Hamas: We’ll keep our weapons until the end of the occupationBy Amos Harel, Haaretz Service and News Agencies, April 26, 2005
Palestinian Authority Chairman Mahmoud Abbas on Monday said he expects Hamas to hand in its weapons after joining the Palestinian parliament this summer, but gave no indication he would forcefully disarm the militant group. In response, however, Hamas said later Monday it has no intention of disarming in July.
“When a militia turns into a political party I believe the issue of a need for arms becomes irrelevant,” Abbas said.
“Our fingers will remain on the rifle triggers until the removal of the occupation,” Hamas spokesman Mushir al-Masri said.
Masri said Hamas’ participation in elections “does not mean it is on the way to becoming a political party.”
Abbas, who has been under heavy pressure by the United States and Israel to rein in armed groups, was set Monday to meet with the Palestinian groups shortly, Israel Radio reported. While repeatedly calling on militants to halt their attacks on Israel, he has so far refused to take action against them, preferring instead to co-opt them.
Hamas, the largest Palestinian opposition group, has said it will participate in legislative elections set to take place in July. It would be the first time the group has sought a place in the Palestinian parliament.
Abbas welcomed the group’s desire to join the political process, but said the group, which has carried out dozens of suicide bombings against Israelis, would be expected to give up its militant tactics after the vote.
“When a movement or militia is transformed into a political party, I would say that there will then be no need for them to possess weapons,” Abbas told reporters. “There will be only one authority, one law, and one legal gun. The issue is very clear, and this has been common practice throughout history.
“But the Hamas leader in the Gaza Strip, Mahmoud a-Zahar, said Monday he would not agree to give up arms, the radio said.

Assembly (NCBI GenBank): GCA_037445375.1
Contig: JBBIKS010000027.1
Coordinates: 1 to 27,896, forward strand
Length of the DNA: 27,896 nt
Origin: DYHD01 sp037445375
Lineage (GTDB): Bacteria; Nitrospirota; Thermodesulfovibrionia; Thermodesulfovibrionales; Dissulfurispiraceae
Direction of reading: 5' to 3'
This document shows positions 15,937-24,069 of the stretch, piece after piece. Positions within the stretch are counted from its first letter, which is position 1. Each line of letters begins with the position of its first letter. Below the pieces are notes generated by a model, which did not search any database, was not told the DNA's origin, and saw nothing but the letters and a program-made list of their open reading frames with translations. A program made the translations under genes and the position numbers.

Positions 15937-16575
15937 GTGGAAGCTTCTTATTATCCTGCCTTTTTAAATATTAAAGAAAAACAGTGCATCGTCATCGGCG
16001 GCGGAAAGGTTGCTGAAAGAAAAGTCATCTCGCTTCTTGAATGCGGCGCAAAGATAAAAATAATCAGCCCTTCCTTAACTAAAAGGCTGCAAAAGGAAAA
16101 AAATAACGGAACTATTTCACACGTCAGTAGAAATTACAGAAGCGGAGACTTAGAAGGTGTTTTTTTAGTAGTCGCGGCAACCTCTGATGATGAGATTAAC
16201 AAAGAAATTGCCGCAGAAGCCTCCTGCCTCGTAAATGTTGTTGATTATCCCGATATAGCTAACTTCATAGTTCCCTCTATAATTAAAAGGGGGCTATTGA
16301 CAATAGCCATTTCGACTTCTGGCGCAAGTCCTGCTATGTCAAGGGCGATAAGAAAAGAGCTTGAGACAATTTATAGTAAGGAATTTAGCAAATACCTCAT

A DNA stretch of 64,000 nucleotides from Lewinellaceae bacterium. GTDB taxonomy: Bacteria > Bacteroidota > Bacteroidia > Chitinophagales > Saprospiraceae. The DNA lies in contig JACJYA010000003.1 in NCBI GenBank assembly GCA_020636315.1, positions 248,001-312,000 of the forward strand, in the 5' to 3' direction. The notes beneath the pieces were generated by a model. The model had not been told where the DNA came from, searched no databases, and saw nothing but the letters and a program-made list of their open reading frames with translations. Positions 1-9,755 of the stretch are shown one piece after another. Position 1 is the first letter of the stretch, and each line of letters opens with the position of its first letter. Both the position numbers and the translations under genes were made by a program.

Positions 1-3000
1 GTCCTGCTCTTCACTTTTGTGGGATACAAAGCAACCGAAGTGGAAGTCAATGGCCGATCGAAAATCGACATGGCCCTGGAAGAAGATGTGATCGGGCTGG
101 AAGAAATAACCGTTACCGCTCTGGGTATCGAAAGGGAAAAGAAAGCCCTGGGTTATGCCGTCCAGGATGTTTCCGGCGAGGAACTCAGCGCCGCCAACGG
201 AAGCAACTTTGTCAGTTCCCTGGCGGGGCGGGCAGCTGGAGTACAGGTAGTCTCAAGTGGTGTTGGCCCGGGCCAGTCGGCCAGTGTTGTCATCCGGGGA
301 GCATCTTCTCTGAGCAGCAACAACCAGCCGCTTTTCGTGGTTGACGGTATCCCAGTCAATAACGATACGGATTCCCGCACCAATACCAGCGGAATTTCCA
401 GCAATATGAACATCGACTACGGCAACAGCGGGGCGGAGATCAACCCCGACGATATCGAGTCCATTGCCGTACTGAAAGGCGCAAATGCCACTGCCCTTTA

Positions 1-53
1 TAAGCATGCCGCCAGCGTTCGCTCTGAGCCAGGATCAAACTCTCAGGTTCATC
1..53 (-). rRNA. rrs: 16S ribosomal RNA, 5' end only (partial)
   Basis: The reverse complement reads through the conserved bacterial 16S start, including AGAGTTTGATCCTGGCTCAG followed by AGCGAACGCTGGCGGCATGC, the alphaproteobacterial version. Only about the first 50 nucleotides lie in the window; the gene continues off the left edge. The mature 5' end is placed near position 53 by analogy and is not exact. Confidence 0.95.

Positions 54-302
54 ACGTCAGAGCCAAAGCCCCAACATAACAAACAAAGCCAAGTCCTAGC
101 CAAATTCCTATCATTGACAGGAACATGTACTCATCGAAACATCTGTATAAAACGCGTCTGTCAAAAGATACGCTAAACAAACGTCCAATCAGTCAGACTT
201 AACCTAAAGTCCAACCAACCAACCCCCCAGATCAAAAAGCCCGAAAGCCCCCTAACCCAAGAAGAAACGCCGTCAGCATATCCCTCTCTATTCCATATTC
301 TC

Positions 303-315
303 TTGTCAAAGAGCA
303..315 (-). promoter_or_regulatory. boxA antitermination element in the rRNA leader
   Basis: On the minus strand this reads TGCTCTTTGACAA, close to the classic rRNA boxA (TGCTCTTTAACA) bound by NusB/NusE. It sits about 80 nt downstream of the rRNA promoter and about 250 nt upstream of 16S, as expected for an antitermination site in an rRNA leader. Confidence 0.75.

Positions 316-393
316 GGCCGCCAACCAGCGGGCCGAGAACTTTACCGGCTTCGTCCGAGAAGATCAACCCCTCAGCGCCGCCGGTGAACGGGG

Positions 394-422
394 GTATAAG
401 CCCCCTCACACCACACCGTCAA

A-Zahar called on Hamas leaders of Hamas who live abroad to return to Palestinian territory after Israel withdraws from Gaza, Israel Radio reported.
Hamas leaders living abroad, mostly in Syria, include Khaled Meshal, head of Hamas’ political department and one of the group’s most influential leaders abroad.
Under its plan for the disengagement from the Gaza Strip, however, Israel intends to retain control over the land, air and sea entrances and exits to the Gaza Strip.
Islamic Jihad questions value of calmThe Islamic Jihad network in northern Samaria has emerged as one of the most tangible threats to the implementation of the disengagement plan, as the Jihad leadership questions the value of sticking to the policy of calm (tahadiyah).
The Jihad network, encompassing Jenin and Tul Karm and the villages in between, is responsible for the last major attack within Israel—the suicide bombing at the Stage club in Tel Aviv, in which five Israelis were killed.
After the attack, the leadership in Damascus engaged in evasive tactics, designed to escape the flames of the Israeli response, as well as the unexpected fury the attack aroused among Palestinians, who mostly want the calm to continue. But in the past fortnight, various signs have been accumulating that indicate Jihad is back in action.
Last Thursday, in an unusual move for this period, the organization claimed responsibility for detonating an explosive device on the Gaza Strip border, moderately wounding an Israel Defense Forces tracker. Israeli intelligence sources also see evidence of the military wing in the northern West Bank having resumed planning major attacks.